Edited Invalid date
Chapter 32: Answers Explained
The switch that sends the message from outside the cell to the GPCR is G protein.
The water will flow into the cell.
Extra water will lyse the cell if it is an animal cell.
choice D is a plant cell.
The binding of a single molecule of epinephrine at the GPCR with a total response of 10 8 molecules of glucose 1-phosphate is shown in the picture.
The complex causes a cellular response.
The pathway will be interfered with by the presence of BPA.
Even though estrogen is present, it may be possible to prevent a response without it.
There are chemicals in the class of estrogen pathway disrupters.
Normally, an aged cell dies and doesn't divide.
The signals that cause a cell to die come from both inside and outside the cell.
The -0.7 is higher than the -0.9.
Hypotonic solutions have more water potential than hypertonic ones.
Adding solutes lowers the water potential.
The nucleus isn't involved.
They are located in the nucleus or part of the reticulum.
They are made up of flagella, cilia, and spindle fibers in a 9 + 2 configuration.
Microfilaments, which are solid, made of actin, and form a cleavage furrow in a dividing cell are all referred to in the other three answer choices.
Smaller prokaryotic cells took up residence inside larger prokaryotic cells for the benefit of both cells.
It became permanent because of the mutualistic relationship.
A small alga became engulfed by a larger cell.
The larger cell provided all the machinery to both cells, while the smaller cell provided food for both cells.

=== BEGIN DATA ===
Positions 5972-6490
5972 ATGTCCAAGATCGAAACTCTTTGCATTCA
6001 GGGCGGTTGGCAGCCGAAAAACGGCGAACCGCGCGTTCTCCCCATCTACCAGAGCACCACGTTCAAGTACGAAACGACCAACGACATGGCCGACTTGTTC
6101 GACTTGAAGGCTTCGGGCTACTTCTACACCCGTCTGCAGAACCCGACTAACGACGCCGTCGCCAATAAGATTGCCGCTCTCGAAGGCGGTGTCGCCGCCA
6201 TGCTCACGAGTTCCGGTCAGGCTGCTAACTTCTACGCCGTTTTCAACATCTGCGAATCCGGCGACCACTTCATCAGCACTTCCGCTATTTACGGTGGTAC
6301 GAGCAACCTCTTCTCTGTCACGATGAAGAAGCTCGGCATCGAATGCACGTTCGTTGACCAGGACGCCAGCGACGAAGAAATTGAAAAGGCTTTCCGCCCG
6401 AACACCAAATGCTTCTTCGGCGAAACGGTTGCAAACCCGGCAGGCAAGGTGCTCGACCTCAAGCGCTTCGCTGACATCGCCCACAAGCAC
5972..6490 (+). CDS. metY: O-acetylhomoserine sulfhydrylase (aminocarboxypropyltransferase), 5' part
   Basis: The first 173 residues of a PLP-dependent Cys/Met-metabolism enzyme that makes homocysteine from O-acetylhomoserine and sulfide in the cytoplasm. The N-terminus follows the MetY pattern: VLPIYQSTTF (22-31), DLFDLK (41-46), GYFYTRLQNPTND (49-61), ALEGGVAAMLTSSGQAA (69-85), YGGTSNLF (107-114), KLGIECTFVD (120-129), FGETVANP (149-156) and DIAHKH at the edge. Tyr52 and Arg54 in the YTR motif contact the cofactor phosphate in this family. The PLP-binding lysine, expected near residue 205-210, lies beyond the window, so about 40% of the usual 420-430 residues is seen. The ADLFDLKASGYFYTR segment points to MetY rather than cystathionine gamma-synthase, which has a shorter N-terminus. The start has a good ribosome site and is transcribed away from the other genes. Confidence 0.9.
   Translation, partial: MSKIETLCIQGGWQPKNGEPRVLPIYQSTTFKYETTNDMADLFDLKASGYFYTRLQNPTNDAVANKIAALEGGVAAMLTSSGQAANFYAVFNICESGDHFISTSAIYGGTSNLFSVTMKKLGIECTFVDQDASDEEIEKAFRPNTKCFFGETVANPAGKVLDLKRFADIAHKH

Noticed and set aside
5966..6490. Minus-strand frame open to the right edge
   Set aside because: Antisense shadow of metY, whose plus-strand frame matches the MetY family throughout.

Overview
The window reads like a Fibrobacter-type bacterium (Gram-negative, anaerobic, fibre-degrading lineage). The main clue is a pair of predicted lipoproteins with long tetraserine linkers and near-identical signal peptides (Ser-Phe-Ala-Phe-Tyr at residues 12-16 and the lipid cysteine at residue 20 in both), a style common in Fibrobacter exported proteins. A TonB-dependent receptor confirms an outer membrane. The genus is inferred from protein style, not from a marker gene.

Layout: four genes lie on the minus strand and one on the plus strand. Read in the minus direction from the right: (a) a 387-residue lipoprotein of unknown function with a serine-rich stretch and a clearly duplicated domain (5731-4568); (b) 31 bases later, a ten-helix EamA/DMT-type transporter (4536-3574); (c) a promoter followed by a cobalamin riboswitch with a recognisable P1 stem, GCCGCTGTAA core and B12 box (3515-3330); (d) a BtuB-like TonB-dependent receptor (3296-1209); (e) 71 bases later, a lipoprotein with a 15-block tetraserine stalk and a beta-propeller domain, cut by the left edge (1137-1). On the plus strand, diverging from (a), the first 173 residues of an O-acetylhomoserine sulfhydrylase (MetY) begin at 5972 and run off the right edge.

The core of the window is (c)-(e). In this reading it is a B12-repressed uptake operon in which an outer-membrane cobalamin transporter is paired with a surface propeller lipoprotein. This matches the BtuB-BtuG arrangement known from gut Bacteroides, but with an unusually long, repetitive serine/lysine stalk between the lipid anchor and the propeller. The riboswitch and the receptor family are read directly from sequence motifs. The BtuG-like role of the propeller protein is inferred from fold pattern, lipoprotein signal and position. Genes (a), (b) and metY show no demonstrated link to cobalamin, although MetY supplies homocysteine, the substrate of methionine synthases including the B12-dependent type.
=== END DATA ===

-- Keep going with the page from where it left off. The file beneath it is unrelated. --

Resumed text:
This was the beginning of the plant.
It is often true that a large nucleus is indicative of an active cell, but it is not always true.
Microtubules are involved with cell division.
There is little sensory apparatus for Amebas.
The cis face is on the side of the Golgi body that faces the ER.
The trans face faces away from the ER.
CO 2 and O 2 are small and nonpolar.
Some are small and some are large.
There are two types of acids: basic and acidic.
Choices B, C, and D do not require an expenditure of energy.
A structure is very active.
A cell's activity is limited by how quickly it can get rid of materials.
Water and solutes can be passed from one cell to another.
It is a passive transport system.
Part A is involved in cell-to-cell identification, but not in diffusion.
Part B is the part of the cell that is water-soluble.
There is a rotor that spins on the cytosol side of the molecule.
They don't have any internal organs.
Red blood cells have a nucleus before they mature and leave the bone marrow.
Human bone cells, osteoblasts, and osteocytes are part of the human body.
All prokaryotes are included in the two domains, Bacteria and Archaea.
You can eliminate choices A and B if you want.
As shown in the illustration, protons carry something with them.
The statement in choice A is not correct because chemical messages flow from one plant cell to another.
The statement in choice C is not correct because of the fact that estrogen is binding with receptors inside the cell.
It is a secondary messenger.
The first thing that happens in a receiving cell is reception, not transduction.
Water will flow to side B.
The choice of A was incorrect because the concentration ofglucose on side A was higher than side B.
There is a lot of differential movement in both directions.
The information given in the question states that the membrane is not impermeable to sugar.
The signal transduction pathways that are stimulated by the Receptors are located on the surface of the Membrane as well as in the cytoplasm.
The first thing that must happen is that a receptor is activated.
cAMP is a common second messenger and can be produced by a reaction within the cytoplasm.
The cascade effect is caused by the presence of cAMP in the cytoplasm.
The signaling molecule that bonds to the cell surface requires a second messenger.
An ion-channelreceptor is an example of areceptor on the surface of the cell.
A single signal can be amplified many times.
A second messenger is needed when the cell is on the surface of the receptor.
Review flashcards and saved quizzes
Getting your flashcards
Privacy & Terms